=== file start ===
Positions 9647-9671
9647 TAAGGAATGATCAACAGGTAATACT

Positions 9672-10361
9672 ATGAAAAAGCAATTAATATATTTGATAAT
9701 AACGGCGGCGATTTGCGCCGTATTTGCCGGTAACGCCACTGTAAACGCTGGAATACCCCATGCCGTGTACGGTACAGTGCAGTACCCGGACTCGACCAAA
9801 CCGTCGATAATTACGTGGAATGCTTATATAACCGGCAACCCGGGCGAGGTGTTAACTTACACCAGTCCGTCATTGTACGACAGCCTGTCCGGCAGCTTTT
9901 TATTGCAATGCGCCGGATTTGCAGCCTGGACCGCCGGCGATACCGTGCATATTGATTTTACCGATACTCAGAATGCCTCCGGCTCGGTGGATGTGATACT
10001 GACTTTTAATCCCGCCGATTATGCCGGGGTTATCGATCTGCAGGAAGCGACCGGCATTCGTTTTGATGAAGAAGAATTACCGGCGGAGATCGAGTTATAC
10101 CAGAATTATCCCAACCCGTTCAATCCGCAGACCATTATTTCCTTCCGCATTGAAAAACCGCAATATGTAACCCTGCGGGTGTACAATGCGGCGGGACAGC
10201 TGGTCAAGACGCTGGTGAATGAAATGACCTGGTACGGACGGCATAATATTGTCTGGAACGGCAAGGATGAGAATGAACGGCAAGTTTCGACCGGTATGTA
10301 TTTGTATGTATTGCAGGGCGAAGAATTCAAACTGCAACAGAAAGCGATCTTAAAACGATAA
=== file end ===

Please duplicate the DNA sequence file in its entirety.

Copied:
Positions 9647-9671
9647 TAAGGAATGATCAACAGGTAATACT

Positions 9672-10361
9672 ATGAAAAAGCAATTAATATATTTGATAAT
9701 AACGGCGGCGATTTGCGCCGTATTTGCCGGTAACGCCACTGTAAACGCTGGAATACCCCATGCCGTGTACGGTACAGTGCAGTACCCGGACTCGACCAAA
9801 CCGTCGATAATTACGTGGAATGCTTATATAACCGGCAACCCGGGCGAGGTGTTAACTTACACCAGTCCGTCATTGTACGACAGCCTGTCCGGCAGCTTTT
9901 TATTGCAATGCGCCGGATTTGCAGCCTGGACCGCCGGCGATACCGTGCATATTGATTTTACCGATACTCAGAATGCCTCCGGCTCGGTGGATGTGATACT
10001 GACTTTTAATCCCGCCGATTATGCCGGGGTTATCGATCTGCAGGAAGCGACCGGCATTCGTTTTGATGAAGAAGAATTACCGGCGGAGATCGAGTTATAC
10101 CAGAATTATCCCAACCCGTTCAATCCGCAGACCATTATTTCCTTCCGCATTGAAAAACCGCAATATGTAACCCTGCGGGTGTACAATGCGGCGGGACAGC
10201 TGGTCAAGACGCTGGTGAATGAAATGACCTGGTACGGACGGCATAATATTGTCTGGAACGGCAAGGATGAGAATGAACGGCAAGTTTCGACCGGTATGTA
10301 TTTGTATGTATTGCAGGGCGAAGAATTCAAACTGCAACAGAAAGCGATCTTAAAACGATAA